Aldra: Some foxes can change and some can’t. Some only have two forms; some have three. Some have the upper body of a werefox and a fish tail like mermaids. I shouldn’t let it upset me as much as I do. It’s really not a big deal if I’m thinking clearly. The problem is, once I get upset, I’m upset about everything, and I think the reason it bothers me is that I have so little in common with my family. That is one of the most obvious things, but it’s a lot more about how we think differently and have different interests and values. I feel like an alien speaking some strange dialect that only has minor similarities to whatever language they’re speaking. They’re wonderful people and great about practical help if you want to learn something or there’s a problem. There’s always someone to spy for your back you up in an emergency, but for anything emotional, I’m more likely to go to my wife — I mean, my girlfriend — I mean…okay, spoiler. Sorry. >.<
Mel: Oops, let’s skip over that part! I can relate to those feelings, even if I’m not a fox; all families are challenging! But I’m glad to hear you have someone to rely on for emotional support.
Thank you for talking to me today, Aldra. I’ve thoroughly enjoyed learning more about you, your family, and how things work in Synn. Taking the journey with you (in a manner of speaking) in Doubling Back was a pleasure.
So now it’s over to my readers, who I’m sure are as charmed by you as I am.
If you have any questions for Aldra, or indeed the talented Rose Fischer, please leave them in the comments below.
I had the great pleasure of interviewing Phyllis Moore, author of the Pegasus Colony. You will find links and further information about the novel below. But first, let’s find out what Phyllis had to say.
Do you have any strange writing habits (like writing in a lucky pair of socks? Or using a special pen?)
I can write pretty much anywhere. I don’t need everything to be quiet. I can write in my head while I drive, at work when things are slow and people are talking, at the park, or in a coffee shop. And I can write when everything is turned off and silent.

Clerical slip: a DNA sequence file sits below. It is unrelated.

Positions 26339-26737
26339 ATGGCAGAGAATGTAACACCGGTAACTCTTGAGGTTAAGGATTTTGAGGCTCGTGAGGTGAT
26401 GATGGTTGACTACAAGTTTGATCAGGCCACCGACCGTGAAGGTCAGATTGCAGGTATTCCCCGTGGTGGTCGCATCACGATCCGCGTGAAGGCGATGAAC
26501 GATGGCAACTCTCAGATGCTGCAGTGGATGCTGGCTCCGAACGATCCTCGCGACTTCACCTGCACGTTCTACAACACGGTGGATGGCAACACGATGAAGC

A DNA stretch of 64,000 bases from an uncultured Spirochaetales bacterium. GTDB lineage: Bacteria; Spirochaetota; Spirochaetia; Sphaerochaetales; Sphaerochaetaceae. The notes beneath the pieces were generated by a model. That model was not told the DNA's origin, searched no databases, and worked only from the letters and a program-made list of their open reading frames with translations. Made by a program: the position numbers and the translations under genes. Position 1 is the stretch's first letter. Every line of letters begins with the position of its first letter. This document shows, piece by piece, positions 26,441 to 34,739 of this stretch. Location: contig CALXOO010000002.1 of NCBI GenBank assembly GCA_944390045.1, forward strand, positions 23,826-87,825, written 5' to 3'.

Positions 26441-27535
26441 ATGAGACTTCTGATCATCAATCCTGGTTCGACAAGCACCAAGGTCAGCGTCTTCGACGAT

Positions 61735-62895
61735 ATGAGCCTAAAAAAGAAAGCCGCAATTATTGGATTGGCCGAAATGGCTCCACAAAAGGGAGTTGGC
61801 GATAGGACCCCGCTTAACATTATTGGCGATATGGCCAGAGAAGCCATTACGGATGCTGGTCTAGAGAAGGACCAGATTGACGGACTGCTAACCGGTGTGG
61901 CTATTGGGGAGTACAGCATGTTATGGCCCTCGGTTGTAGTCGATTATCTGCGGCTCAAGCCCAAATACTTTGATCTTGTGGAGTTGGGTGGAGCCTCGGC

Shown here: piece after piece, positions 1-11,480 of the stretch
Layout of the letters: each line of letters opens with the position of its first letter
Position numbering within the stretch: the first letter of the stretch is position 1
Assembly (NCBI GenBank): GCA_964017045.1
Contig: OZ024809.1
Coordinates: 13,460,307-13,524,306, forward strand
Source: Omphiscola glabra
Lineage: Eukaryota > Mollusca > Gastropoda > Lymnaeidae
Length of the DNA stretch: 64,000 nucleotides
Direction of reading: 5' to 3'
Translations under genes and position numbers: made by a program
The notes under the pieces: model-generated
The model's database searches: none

When an idea comes. I write.
If I get stuck somewhere and have to sit with nothing to do or read, give me paper and pen, and I write.
That process sounds familiar. Is there a book you wish you had written?
I’ve thought about it and I don’t think there is a novel I wish I’d written.
There are authors like J.K. Rowling that I wish I was as well read.
It would be nice it my characters were so well known that when some one says, Jessica Hewitt or Nu Venia, people know who they are.
Pegasus Colony is my first novel. I have my future in front of me and I have goals to meet.
That’s certainly an admirable goal. If Pegasus Colony was adapted for the cinema screen, who would play your favorite characters in the movie?
May I tell you a story instead?
I have many friends who bought my book and laughingly asked when the movie was coming out. My first thought was, this is not movie material.
But the Bible says where two agree it will happen. So I agreed with every statement of my book becoming a movie.
I told my friends when the movie came out I’d rent a movie theater and invite all of them and their significant other. I’ll have a buffet at the front of the theater just under the screen for people to eat and visit before the viewing.
And yes, we laughed good-naturedly.
A met a gentlemen who bought a book and whose his son is screenplay writer. He planned to have his son also read the book.
I haven’t heard from him as of yet, but you never know.
I’ll keep my fingers crossed. You mentioned a few names from the series. How important are names in your books? Do you choose based on the sound of the name, its meaning, or some other method?